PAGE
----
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Israel is easily one of the most appealing destinations for backpackers. Few other places in the world can you find culture, history, food, and environmental landscapes on full display with nothing but a passport. And, the fact that Israel lies on the forefronts of divisive politics and religious contention make it all the more intriguing. Given the size of the country (only 263 miles in length), touring the most important sites is well within even the most frugal of budgets. We’ve compiled a guide on the best places to go, stay, and do, as well as some general tips. Enjoy!
Your Go-To Itinerary
Most likely you’ll fly into the Ben Gurion Airport in Tel Aviv, so it makes sense to start your journey here. Although this is a world-class city with tons of high culture, there are endless things to do that are either free or very cheap. Take a stroll along the Port of Tel Aviv to spot street performers and browse the aisles of farmers markets, explore the art galleries in Old Jaffa, go on a free walking tour, lounge on a beach, and end your day with a meal and a drink on Dizengoff Street — what locals refer to as “the strip.”
Tel Aviv has tons of affordable options for hostels including Abraham Hostel, the Florentin House, and Milk & Honey Hostel.
Make your way northward up the coast towards Haifa. Netanya is a hidden Mediterranean resort town that makes for a great overnight trip, but feel free to continue onward to Haifa. Haifa is the country’s third largest city and has quickly begun demanding some recognition as a cultural hub of the country. Visit the Bahai Gardens, grab a drink on Masada street, explore the picturesque German colony, and dig through the flea markets to find some undervalued gems. That said, settling on Dado or Bat Galim beaches is definitely worthy of an entire afternoon.
If you’re going out on the town, check out Fattoush where you can sip a drink on the wide stone terrace or head to Libira for Israel’s take on a funky brewery. Some of the city’s best hostels include the Port Inn, and the German Colony Guesthouse.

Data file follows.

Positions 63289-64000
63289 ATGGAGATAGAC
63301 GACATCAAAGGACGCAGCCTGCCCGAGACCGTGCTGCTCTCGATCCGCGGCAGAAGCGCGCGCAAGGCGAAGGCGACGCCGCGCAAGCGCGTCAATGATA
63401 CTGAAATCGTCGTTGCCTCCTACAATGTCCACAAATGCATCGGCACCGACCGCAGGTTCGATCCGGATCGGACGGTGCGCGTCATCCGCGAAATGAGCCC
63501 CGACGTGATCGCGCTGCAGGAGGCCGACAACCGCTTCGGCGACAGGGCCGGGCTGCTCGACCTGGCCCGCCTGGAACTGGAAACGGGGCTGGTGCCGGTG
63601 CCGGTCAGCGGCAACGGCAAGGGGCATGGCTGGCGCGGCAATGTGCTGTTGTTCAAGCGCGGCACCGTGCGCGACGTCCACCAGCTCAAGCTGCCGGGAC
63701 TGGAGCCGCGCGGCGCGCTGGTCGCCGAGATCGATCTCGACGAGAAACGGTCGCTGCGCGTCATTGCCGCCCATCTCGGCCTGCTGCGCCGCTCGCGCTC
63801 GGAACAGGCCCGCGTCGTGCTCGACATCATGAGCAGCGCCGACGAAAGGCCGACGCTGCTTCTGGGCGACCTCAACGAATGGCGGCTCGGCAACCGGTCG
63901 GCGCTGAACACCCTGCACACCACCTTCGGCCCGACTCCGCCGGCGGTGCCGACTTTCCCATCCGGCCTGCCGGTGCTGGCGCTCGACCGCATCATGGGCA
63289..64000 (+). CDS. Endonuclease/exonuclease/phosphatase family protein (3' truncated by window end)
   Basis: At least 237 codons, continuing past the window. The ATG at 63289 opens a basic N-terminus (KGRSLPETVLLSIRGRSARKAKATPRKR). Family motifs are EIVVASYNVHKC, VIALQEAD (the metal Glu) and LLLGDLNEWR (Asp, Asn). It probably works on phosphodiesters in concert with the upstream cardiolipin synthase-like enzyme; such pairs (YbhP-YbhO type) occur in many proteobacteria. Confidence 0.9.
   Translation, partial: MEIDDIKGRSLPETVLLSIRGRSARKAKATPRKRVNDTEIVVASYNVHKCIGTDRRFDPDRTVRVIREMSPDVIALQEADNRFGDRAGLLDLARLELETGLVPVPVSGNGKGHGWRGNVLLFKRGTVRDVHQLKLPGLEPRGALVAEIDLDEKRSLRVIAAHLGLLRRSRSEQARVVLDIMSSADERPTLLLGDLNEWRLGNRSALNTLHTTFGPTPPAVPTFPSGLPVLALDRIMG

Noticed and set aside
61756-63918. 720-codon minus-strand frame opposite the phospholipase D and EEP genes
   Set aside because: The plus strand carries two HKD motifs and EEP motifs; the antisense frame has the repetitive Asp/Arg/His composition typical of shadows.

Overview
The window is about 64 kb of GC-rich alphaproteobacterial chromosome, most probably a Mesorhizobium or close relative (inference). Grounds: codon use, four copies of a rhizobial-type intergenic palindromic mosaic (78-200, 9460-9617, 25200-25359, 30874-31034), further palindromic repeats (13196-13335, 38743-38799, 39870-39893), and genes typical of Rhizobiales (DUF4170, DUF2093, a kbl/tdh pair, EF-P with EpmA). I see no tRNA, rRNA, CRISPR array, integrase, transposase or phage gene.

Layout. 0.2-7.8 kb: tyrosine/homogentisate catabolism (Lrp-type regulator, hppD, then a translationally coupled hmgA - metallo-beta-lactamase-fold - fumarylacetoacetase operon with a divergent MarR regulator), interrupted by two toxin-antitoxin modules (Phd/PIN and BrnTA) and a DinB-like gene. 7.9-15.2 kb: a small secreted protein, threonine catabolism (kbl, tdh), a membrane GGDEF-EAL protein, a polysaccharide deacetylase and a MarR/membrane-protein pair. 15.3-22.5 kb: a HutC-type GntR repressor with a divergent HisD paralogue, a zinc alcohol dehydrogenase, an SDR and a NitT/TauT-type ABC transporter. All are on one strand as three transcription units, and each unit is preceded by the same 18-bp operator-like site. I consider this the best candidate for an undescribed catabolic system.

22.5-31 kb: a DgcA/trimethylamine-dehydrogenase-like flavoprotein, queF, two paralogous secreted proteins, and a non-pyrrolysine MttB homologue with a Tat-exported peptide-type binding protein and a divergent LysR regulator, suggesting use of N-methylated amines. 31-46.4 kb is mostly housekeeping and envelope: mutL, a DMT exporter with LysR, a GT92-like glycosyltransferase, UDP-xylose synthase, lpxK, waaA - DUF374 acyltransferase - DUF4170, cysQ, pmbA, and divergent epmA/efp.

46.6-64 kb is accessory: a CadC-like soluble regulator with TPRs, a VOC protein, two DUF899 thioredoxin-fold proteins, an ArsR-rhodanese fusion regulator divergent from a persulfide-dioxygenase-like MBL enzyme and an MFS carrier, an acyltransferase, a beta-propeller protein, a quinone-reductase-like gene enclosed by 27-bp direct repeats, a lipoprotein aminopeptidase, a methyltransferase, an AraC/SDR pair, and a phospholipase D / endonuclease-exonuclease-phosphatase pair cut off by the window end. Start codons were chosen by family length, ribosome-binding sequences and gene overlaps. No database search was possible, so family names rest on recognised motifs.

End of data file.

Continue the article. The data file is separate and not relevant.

Nazareth/Sea of Galilee
You don’t have to be religious to appreciate these historical sites. The small peaceful town has lots of history, but the best part is its proximity to the Sea of Galilee. Here, you can tour Roman ruins, stroll the Korazim National Park, do some water sports, and walk the Jesus Trail.
Undoubtedly one of the coolest places to stay in Nazareth is the Fauzi Azar Inn which is housed in a 200-year old mansion in the city center. If you’re feeling a bit outdoorsy and looking to save some money, don’t be afraid to camp under the stars on the banks of the Sea of Galilee. Campsites are equipped with showers, toilets, and electricity, so you won’t really be roughing it.
Take the journey southward from Nazareth to the undisputed heart of the region: Jerusalem. Arguably the most historically important city in the world and a highly disputed holy land, the city of Jerusalem offers tons to see for backpackers. Take in the view of the Old City from the Haas Promenade, walk the Via Dolorosa, hit up the weekly street fair on Emek Refaim, check out the Berber gallery for a peek into the Middle Eastern art scene, and watch some of Jerusalem’s finest jazz musicians trade fours in the German Colony.
For affordable accommodation in Jerusalem, check out the New Swedish Hostel and the Stay Inn.
Ein Gedi is a desert oasis south of Jerusalem that is definitely worth a stop on your backpacking journey. Be sure to trek around the Ein Gedi Nature Reserve where you can appreciate the canyons, caves, waterfalls and much-needed shady spots. Floating in the Dead Sea is a bucket list item that is pretty close to Ein Gedi and completely free. Founded in 1953, the Kibbutz Ein Gedi is a collective community of old historic buildings where you can spend a night or two.
Israel has an extremely well-developed and efficient network of public transport that makes backpacking pretty easygoing. There are high-quality busses and trains (complete with WiFi and air conditioning) that connect pretty much all of the major destinations. Although the costs can rack up pretty quickly (especially during high tourist seasons), it’s hard to pass up the convenience with plenty of bus stations and intercity buses running every 20 or 30 minutes. For a more thorough rundown on the public bus system, check out Tourist Israel’s site here.
Shuttles, taxis, and domestic flights are also options to get around the country. Shuttles are essentially 15-passenger vans that make more informal stops and take longer but are significantly cheaper. Read more information about train travel in Israel.
What to Eat
One of the best things about traveling in Israel is the delicious culinary scene. Middle Eastern staples are fused with American and European influences to make for some salivating dishes. However, for those on a budget, you should steer clear of the high-end spots. In general, the markets throughout the country are excellent places to score a cheap meal and see some colorful produce. Keep an eye out for the local spots that are frequented by everyday people. Enjoy the street shawarma, falafel, hummus, the Iraqi sabich sandwich and Yemenite meals like chicken soup or ziva.